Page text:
But his goal was first, quite simply, to write. His ambition had been to write a “great novel.” He had not been able to and the account of those painfully unproductive years underlies Vies minuscules, running parallel to it from beginning to end. Then came the discovery of Absalom, Absalom by William Faulkner—“the father of everything I’ve written”—which provided Michon with the key to his own work. The many contrasts between them, stylistic, but also between the flagrant presence of Michon the man, in his stories, and the just as flagrant absence of Faulkner in his, may make Michon’s claimed lineage surprising. But Faulkner also speaks of the common people, similar to those comprising the soil out of which Michon grew, and in doing so, Faulkner clearly showed Michon the path to follow: to write, one had to return to what one knew, to “what had really happened while I had been trying in vain to playact my life.”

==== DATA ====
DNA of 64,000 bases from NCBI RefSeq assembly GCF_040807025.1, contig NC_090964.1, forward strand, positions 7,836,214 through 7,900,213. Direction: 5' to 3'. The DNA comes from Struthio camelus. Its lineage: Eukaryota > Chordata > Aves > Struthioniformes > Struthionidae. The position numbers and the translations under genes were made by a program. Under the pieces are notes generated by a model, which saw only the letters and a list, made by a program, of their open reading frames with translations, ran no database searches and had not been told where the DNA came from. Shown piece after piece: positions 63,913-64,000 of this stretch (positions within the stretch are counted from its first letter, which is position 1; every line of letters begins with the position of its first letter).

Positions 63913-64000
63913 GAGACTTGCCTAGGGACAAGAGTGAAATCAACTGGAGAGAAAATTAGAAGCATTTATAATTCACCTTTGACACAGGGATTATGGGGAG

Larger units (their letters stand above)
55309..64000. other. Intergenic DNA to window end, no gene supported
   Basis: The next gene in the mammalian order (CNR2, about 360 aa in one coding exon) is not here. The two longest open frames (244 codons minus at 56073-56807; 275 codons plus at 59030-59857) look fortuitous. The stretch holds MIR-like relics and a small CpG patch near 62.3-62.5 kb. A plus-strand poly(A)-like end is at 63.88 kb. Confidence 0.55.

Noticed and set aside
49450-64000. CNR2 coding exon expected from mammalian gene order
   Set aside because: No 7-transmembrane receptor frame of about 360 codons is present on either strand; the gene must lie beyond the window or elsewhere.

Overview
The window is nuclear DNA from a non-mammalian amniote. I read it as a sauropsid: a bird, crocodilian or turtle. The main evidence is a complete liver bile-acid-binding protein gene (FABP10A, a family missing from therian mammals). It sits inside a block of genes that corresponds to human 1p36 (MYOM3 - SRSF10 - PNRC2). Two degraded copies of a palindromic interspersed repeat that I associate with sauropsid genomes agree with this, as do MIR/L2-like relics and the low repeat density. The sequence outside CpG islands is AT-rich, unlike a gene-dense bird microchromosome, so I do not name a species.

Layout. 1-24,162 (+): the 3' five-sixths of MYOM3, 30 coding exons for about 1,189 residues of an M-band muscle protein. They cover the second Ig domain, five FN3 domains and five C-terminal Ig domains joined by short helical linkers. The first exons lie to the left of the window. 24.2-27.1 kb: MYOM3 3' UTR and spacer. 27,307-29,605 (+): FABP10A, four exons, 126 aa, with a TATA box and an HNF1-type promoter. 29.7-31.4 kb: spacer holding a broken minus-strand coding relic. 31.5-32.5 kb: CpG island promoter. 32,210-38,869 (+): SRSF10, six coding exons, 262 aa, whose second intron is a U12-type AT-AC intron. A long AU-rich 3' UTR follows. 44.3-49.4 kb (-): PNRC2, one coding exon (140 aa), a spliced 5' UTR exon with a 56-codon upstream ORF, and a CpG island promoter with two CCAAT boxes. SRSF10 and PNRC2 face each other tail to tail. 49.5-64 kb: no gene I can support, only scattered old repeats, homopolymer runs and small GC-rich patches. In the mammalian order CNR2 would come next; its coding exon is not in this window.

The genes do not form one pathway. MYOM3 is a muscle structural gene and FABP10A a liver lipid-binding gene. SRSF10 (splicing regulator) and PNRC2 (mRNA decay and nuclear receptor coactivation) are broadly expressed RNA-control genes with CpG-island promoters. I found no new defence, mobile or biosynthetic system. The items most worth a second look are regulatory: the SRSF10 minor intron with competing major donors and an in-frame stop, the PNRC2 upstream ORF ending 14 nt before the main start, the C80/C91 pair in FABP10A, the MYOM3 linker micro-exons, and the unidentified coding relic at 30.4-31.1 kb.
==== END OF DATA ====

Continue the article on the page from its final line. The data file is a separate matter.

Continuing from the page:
For “pathetic,” the dictionary gives this definition: “That which is intensely and deeply moving, especially through the display or evocation of suffering.” There is no better description of Vies minuscules. From André Dufourneau’s humbled ambitions to Toussaint Peluchet’s endless wait; from Clara’s infinite love in its infinite modesty to Marianne’s tender patience; from the fierce fraternal rivalry of the Bakroots to the downfall of the braggart Georges Bandy; and above all, the utterly heroic martyrdom—the book’s apotheosis for me—of Father Foucault, dignified, illiterate, and absolute defender of letters: the book vibrates with emotion from beginning to end. These are its heroes and heroines, but the stories are filled with secondary characters who touch us just as deeply. To mention just a few, there is the ineffable Fiéfié; Elise, the other grandmother and source of “la Belle Langue;” the residents of the psychiatric hospital, those “backwoods cretins”: inconsolable Jean, the pyromaniac Thomas who suffers the agonies of the trees he sets on fire, and foul Jojo; Achilles, pitiful and loving. The dead little sister, glimpsed in the figure of a ten-year-old stranger who would leave us indifferent were it not that she represents the dead, all the dead, “the poor dead,” the poor Baudelairian dead, “more penniless than beggars and more perplexed than idiots,” “forever the least of the least, the humblest of the humble,” and thus all the more worthy of our pity, love, and celebration. Finally, Michon himself, abhorrent, as he mercilessly describes himself, redeeming himself through his suffering, his lack of indulgence for his indulgent past, dragging us along with him through his trials.